Korea's Samsung stirs controversy over corruption claims

By Jon Herskovitz
Monday, December 10, 2007; 8:34 AM

SEOUL (Reuters) - There are three things South Koreans cannot avoid: death, taxes and Samsung.

The Samsung Group, the country's largest conglomerate, runs hospitals where Koreans are born, apartments for raising families, funeral halls for deaths and just about everything else in between.

Best known for Samsung Electronics, the world's top maker of LCD screens and memory chips, the Samsung Group had sales in 2006 of $159 billion, about equal to one-sixth of the country's gross domestic product.

With almost 60 affiliates, it accounts for about one fifth of the country's exports and stock market value.

Welcome to "The Republic of Samsung."

"Samsung's influence surpasses the economic level and reaches out to influence politics, society, culture and even ideology," said Kim Sang-jo, executive director of Solidarity for Economic Reform, which is calling for better corporate governance.

But according to a former top Samsung legal executive, it is a corrupt place where the company kept a slush fund of nearly $220 million to bribe public officials so they would not pry too deeply into its management practices.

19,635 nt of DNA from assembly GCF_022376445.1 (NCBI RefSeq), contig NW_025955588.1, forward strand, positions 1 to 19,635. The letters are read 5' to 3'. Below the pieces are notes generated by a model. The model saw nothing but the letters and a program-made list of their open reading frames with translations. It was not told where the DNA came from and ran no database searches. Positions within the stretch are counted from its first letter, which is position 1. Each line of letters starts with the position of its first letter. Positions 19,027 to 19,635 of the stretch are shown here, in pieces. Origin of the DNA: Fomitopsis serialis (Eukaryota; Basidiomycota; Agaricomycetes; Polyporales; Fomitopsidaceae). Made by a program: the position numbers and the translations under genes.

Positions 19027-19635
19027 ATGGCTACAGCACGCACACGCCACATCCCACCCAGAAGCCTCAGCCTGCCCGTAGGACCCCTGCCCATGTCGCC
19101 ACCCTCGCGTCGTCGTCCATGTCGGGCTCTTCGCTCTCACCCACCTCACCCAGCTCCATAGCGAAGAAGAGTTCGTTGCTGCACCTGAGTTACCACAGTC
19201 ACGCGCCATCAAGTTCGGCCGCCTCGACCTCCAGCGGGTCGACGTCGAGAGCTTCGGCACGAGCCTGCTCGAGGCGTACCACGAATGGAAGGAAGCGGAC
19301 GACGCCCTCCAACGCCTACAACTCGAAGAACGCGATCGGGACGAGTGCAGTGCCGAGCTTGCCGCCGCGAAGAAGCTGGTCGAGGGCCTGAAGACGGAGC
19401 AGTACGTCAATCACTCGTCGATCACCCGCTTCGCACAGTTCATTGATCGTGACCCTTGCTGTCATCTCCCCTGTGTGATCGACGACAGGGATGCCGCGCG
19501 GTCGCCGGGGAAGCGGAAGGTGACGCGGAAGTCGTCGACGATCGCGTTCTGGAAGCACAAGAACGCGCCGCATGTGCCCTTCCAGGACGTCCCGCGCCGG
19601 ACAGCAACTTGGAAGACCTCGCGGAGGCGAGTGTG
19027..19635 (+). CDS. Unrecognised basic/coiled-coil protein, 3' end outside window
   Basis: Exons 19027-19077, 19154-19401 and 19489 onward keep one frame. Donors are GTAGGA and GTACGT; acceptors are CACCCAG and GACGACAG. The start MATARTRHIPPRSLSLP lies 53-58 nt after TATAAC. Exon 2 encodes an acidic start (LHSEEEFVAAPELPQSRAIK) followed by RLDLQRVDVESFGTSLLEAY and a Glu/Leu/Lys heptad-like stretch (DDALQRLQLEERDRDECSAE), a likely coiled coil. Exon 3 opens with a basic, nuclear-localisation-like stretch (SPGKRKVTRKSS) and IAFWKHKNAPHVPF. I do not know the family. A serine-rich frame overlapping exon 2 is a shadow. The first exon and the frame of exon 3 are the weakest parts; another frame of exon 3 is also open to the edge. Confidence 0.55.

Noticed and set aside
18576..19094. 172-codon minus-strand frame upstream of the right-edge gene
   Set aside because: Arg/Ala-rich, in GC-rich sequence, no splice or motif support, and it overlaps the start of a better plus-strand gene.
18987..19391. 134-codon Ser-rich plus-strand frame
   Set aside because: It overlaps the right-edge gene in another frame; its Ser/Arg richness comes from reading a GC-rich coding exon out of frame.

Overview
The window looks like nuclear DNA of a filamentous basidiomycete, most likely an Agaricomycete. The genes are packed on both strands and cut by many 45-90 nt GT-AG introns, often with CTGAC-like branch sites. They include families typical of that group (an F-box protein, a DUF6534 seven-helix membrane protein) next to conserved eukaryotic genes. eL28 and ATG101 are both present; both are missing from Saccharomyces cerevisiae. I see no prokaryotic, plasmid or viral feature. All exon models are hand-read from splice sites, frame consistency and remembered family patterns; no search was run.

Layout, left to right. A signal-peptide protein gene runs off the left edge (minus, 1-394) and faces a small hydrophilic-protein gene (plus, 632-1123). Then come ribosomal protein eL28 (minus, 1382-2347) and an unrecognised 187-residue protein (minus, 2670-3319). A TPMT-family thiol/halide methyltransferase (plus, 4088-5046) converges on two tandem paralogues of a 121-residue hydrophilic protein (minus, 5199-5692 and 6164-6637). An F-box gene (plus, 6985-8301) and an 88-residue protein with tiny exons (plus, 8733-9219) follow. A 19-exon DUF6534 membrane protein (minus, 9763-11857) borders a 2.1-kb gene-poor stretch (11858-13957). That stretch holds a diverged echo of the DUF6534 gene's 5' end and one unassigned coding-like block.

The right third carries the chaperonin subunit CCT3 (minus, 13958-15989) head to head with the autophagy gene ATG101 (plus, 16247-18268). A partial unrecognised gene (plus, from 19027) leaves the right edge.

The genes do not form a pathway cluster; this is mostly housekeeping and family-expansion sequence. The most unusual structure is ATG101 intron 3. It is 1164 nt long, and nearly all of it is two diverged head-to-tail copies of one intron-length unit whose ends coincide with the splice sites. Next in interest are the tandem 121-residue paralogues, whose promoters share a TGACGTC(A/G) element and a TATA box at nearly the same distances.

This week, prosecutors widened a probe into Samsung by banning more of its executives from traveling overseas and raiding affiliates to look for incriminating documents.

Samsung has vehemently denied the allegations and issued a detailed rebuttal of the claims made by the former executive Kim Yong-cheol, who left the company in 2004 and waited three years before blowing the whistle on corruption.

Samsung, which means "three stars," is South Korea's best-known brand as well as its flagship firm for global success.

Samsung has faced corruption investigations before and mostly emerged unscathed, but having allegations made by someone who was privy to the group's inner workings is new.

The investigation comes just ahead of the country's December 19 presidential election, where corruption has been a heated issue, and could spill over into the April election for parliament.

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